Funding

This research received Master of Science Grant (Somayyeh Makhtoum).

Data Availability Statement

The data will be made available on reasonable request.

Acknowledgments

This work was supported by the Gonbad Kavous University and the University of Brescia.

Conflicts of Interest

The authors declare no conflict of interest.

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Figure 1. Clustering of barley recombinant inbred lines caused Badia × Kavir cross based on fluorescence chlorophyll attributes: (A) normal, (B) drought, and (C) salinity conditions.
Figure 1. Clustering of barley recombinant inbred lines caused Badia × Kavir cross based on fluorescence chlorophyll attributes: (A) normal, (B) drought, and (C) salinity conditions.
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Figure 2. Mean comparison between groups created in the cluster analysis of normal conditions. Different letters indicate significant differences between groups.
Figure 2. Mean comparison between groups created in the cluster analysis of normal conditions. Different letters indicate significant differences between groups.
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Figure 3. Mean comparison between groups created in the cluster analysis of drought conditions.
Figure 3. Mean comparison between groups created in the cluster analysis of drought conditions.
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Figure 4. Mean comparison between groups created in the cluster analysis of salinity conditions. Different letters indicate significant differences between groups.
Figure 4. Mean comparison between groups created in the cluster analysis of salinity conditions. Different letters indicate significant differences between groups.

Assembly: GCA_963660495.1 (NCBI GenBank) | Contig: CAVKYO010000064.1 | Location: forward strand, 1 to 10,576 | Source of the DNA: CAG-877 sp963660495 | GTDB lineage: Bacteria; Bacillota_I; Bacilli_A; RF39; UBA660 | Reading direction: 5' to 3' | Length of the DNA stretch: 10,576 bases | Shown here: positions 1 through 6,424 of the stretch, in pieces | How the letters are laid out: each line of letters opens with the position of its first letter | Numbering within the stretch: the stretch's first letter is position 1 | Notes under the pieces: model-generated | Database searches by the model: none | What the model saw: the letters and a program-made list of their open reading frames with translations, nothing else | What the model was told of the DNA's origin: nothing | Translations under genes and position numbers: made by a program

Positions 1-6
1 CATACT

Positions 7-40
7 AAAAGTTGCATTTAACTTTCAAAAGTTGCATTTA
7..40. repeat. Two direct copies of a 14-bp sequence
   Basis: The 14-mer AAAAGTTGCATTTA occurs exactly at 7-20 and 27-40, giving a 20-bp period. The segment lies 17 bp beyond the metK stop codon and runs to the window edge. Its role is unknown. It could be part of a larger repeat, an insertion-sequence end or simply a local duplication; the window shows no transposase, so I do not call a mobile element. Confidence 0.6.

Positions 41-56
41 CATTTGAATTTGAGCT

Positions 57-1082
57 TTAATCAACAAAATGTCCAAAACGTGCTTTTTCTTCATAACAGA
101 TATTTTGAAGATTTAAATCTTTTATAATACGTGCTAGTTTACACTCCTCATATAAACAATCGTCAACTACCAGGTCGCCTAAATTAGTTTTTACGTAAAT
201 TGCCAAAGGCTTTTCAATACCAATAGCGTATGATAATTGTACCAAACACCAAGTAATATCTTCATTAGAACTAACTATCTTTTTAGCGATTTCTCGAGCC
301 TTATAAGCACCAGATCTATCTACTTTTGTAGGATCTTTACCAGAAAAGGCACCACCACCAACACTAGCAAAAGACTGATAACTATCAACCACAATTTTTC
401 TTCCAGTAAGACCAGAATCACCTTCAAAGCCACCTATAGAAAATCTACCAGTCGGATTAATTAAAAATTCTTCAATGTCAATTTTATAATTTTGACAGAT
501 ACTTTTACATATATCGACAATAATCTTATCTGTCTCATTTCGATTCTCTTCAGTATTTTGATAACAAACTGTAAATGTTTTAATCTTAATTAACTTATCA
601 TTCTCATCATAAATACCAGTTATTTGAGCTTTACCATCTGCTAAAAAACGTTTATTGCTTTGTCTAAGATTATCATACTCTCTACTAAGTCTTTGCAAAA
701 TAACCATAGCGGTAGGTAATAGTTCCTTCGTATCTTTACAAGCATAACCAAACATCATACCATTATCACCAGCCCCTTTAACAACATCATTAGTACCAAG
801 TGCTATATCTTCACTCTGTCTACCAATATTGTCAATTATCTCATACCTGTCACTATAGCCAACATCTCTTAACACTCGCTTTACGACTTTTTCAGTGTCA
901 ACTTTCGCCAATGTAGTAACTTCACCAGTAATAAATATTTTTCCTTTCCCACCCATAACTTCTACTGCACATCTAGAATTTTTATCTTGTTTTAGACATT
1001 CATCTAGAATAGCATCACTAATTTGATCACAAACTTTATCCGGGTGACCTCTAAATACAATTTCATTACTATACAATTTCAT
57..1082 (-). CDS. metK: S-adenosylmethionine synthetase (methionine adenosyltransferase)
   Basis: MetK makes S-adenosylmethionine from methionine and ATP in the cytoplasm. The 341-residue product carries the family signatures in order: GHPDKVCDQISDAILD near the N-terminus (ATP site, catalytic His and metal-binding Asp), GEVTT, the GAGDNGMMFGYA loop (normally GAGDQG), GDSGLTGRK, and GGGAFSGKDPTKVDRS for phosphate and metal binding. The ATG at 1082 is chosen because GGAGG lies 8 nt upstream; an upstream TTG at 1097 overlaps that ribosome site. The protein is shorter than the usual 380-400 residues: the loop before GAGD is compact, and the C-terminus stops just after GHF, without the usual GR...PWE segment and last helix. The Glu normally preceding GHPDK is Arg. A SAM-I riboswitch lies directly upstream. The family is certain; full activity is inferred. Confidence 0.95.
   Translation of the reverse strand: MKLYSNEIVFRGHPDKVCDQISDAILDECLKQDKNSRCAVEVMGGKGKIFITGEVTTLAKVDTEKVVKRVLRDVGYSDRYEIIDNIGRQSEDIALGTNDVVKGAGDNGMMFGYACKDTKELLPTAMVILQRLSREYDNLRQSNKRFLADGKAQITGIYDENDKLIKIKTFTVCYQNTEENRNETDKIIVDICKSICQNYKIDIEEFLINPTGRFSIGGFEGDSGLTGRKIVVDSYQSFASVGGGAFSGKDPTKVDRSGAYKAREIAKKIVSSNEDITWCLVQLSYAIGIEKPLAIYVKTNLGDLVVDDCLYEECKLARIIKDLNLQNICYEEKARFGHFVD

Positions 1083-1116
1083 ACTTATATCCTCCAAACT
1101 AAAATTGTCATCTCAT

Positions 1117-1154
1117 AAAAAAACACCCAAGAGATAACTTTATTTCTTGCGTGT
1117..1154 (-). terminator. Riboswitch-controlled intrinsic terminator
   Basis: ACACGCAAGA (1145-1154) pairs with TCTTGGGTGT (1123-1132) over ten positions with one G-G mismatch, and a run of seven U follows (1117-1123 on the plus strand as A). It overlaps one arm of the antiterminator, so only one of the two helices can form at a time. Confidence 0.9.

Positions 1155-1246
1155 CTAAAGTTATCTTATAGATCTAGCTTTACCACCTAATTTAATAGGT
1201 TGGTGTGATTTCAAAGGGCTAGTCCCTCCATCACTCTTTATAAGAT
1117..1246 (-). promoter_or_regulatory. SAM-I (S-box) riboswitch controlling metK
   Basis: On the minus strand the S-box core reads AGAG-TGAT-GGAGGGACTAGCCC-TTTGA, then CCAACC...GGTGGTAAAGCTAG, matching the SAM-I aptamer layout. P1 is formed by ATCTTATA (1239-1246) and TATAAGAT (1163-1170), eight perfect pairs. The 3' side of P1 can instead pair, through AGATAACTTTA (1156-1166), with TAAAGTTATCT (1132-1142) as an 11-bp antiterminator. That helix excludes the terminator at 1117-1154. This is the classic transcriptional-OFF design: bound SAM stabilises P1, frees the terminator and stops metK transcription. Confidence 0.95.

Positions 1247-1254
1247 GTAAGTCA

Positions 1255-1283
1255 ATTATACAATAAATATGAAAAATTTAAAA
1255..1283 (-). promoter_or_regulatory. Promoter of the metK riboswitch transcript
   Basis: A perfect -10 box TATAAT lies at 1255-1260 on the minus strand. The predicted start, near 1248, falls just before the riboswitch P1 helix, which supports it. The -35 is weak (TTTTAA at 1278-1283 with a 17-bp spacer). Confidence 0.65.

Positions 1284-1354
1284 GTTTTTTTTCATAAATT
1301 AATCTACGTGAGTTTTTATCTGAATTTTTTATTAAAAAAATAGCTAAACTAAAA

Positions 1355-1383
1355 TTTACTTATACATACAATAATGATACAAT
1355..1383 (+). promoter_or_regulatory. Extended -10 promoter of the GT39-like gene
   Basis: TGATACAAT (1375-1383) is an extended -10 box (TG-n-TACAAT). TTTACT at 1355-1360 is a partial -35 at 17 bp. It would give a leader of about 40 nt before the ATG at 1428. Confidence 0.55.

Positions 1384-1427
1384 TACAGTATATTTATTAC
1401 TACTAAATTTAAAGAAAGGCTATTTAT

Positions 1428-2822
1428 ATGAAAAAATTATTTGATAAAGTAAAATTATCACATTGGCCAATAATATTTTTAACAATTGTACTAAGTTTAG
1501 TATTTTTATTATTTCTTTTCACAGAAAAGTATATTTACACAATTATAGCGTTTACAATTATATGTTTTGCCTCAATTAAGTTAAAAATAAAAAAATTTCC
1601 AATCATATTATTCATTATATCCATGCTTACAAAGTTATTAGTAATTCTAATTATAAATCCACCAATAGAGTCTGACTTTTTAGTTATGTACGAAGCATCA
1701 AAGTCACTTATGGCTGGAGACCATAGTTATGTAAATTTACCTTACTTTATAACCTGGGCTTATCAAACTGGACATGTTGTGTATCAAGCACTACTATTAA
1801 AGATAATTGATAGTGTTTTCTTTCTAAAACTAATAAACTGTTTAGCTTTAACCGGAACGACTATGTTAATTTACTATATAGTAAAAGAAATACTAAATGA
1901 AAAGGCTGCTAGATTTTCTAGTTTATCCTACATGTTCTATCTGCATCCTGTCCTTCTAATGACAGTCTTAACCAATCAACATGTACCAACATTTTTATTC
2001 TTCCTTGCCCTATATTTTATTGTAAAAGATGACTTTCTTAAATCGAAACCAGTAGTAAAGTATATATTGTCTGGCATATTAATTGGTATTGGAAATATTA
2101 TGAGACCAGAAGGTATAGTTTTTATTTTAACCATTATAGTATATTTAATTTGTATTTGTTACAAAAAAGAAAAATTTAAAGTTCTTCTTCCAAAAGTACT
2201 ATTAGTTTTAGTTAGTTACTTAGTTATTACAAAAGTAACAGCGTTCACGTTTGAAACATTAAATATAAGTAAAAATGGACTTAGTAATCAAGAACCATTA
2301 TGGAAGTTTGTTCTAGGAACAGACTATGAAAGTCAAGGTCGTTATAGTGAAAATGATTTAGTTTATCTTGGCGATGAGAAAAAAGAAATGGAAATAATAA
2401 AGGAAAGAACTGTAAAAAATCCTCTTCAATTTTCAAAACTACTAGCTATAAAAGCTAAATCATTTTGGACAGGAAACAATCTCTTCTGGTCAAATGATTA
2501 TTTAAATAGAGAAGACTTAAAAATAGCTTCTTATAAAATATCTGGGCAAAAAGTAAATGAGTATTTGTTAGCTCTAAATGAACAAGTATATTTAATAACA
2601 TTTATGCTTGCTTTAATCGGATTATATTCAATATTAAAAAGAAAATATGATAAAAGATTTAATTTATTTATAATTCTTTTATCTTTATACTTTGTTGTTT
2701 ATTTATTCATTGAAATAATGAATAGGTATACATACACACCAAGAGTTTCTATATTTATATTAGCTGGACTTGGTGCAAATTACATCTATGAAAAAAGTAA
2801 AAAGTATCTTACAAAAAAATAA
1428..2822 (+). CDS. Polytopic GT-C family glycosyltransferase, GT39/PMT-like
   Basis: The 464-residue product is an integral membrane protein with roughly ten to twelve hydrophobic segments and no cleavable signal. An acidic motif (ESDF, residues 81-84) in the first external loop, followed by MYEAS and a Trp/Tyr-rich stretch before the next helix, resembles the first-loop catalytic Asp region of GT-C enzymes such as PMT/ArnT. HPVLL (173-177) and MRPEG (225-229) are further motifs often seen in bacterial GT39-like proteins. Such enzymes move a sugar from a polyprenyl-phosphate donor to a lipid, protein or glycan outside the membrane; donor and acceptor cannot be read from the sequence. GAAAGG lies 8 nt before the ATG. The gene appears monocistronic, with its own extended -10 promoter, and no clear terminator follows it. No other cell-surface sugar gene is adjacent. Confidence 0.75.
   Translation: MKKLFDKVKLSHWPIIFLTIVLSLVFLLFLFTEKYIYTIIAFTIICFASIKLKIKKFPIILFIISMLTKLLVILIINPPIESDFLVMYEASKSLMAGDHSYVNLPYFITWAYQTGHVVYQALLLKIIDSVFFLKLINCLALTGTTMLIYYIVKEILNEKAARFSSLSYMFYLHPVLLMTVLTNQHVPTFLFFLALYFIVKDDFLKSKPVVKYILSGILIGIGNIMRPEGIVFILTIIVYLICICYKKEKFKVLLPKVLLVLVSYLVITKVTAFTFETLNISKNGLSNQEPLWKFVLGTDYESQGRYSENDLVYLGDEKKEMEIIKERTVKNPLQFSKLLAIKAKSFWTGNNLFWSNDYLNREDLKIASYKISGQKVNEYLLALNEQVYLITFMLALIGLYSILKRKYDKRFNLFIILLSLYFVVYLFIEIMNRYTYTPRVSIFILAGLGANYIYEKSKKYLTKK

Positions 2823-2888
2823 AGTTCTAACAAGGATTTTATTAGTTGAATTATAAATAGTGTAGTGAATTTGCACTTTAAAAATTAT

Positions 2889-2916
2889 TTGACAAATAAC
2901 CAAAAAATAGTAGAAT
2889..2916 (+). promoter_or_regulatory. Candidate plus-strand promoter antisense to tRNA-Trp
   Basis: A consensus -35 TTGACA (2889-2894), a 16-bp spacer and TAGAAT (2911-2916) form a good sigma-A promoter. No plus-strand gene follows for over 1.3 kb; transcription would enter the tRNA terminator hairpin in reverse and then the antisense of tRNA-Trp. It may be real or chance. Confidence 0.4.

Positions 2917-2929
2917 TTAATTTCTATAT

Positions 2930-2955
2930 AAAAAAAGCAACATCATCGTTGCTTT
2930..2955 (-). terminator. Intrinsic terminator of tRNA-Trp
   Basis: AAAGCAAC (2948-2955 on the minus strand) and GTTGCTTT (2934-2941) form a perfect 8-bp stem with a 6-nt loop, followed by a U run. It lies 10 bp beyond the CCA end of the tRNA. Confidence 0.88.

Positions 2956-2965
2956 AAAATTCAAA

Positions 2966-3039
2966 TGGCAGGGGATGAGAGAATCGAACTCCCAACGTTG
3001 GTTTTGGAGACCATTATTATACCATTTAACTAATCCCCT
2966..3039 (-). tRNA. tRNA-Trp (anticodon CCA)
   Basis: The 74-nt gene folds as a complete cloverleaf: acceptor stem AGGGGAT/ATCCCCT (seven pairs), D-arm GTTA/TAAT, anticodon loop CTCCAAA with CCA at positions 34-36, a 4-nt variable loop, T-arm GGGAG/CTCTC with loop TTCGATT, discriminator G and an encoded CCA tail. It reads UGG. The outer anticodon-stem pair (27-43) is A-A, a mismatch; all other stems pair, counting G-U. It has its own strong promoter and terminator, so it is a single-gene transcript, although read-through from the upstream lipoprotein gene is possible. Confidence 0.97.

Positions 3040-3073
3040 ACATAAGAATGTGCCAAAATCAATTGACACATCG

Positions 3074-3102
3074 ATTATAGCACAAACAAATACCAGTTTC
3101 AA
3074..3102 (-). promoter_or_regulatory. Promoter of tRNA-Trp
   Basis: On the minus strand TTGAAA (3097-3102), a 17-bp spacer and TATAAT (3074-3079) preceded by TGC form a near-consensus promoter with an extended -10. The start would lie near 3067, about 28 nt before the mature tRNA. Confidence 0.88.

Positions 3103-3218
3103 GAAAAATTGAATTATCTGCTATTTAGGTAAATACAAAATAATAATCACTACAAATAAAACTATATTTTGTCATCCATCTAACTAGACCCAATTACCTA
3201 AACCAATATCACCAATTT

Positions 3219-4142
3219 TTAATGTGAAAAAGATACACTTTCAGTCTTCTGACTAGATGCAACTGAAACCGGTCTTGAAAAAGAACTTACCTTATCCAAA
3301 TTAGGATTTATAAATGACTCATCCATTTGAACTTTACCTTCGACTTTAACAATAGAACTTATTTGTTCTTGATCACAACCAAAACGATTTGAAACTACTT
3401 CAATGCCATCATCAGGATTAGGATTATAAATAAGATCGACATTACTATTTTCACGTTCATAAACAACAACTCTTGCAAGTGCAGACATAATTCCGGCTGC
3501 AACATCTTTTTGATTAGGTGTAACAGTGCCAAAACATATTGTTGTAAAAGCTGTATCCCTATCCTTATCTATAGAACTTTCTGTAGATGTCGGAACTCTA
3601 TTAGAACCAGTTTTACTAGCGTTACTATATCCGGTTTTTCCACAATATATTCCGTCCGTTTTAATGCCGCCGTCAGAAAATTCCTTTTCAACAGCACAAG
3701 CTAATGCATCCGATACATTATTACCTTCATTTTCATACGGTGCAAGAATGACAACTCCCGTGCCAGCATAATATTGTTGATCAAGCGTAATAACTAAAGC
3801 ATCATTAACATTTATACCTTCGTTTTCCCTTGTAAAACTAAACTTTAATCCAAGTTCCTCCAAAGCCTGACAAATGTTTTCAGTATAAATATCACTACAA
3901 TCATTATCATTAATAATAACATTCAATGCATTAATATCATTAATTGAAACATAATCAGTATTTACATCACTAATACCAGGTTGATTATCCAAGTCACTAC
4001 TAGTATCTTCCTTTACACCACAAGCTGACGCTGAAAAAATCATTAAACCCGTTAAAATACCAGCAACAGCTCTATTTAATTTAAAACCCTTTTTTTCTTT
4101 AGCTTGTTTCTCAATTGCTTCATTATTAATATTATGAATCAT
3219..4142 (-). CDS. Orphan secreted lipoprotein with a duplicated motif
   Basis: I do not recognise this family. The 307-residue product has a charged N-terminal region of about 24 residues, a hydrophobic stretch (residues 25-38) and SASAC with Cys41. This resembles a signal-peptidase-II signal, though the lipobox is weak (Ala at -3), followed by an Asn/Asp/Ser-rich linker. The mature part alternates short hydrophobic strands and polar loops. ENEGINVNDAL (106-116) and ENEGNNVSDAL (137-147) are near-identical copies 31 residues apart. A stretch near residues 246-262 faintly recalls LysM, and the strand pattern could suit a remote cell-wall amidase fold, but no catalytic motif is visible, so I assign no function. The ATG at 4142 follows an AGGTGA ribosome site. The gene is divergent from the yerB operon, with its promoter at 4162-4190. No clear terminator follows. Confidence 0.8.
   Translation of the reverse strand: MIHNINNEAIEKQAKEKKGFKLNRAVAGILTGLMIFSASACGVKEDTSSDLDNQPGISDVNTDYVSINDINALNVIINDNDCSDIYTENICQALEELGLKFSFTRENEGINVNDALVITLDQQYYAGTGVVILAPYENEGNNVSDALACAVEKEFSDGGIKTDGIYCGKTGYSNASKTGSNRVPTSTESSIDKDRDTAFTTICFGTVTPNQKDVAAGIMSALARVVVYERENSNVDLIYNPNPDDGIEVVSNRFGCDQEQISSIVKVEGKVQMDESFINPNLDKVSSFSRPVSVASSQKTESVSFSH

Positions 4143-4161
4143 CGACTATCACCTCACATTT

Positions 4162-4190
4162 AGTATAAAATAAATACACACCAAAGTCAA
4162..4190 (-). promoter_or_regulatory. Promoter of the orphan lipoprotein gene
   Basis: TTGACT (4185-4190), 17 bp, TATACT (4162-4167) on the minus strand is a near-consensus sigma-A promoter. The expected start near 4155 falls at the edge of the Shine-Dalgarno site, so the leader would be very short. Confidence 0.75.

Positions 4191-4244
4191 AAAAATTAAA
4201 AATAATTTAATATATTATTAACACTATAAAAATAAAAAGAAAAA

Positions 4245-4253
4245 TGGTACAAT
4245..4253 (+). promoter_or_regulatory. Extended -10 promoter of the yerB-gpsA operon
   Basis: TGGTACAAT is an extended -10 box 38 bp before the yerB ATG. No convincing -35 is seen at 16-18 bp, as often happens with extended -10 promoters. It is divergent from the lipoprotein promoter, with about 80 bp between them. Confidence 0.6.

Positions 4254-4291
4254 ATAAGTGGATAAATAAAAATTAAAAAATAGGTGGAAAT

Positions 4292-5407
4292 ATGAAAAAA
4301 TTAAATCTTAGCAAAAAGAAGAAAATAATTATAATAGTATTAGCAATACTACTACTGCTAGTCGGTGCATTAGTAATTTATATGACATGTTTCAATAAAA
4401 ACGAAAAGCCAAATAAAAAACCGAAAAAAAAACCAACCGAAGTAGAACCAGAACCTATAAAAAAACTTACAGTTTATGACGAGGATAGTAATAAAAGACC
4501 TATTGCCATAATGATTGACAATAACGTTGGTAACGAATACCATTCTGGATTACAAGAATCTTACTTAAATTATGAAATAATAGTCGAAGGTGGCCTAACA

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Figure 5. Linkage maps of barley chromosomes based on SSR, ISSR, IRAP, iPBS, CAAT, and Scott markers in RIL population based on Kavir and Badia Cross.
Figure 5. Linkage maps of barley chromosomes based on SSR, ISSR, IRAP, iPBS, CAAT, and Scott markers in RIL population based on Kavir and Badia Cross.
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Table 1. The list of the parameters for chlorophyll fluorescence [26].
Table 1. The list of the parameters for chlorophyll fluorescence [26].
FoMinimum fluorescence
FvVariable fluorescence
FMMaximum fluorescence
FV/FMMaximum quantum yield (photochemical efficiency) of primary PSII photochemistry; photochemistry in the dark-adapted state
Fv/FoThe ratio of maximum quantum yield of photochemistry (FV/Fm) and competitive non-photochemical processes; (Fo/Fm) of PSII in the dark-adapted state; lateral reactivity of PSII
AreaTotal complementary area between fluorescence induction (OJIP) curve and the line F = FM
SmNormalized total complementary area above the OJIP transient (reflecting multiple turnover QA reduction events) or total electron carriers per RC; Sm = area/(Fm–Fo)
Phenomenological fluxes or activities per excited cross-section
ABS/CSoAbsorption flux per cross-section (CS) at time zero (t = 0); ABS/CS0 = Fo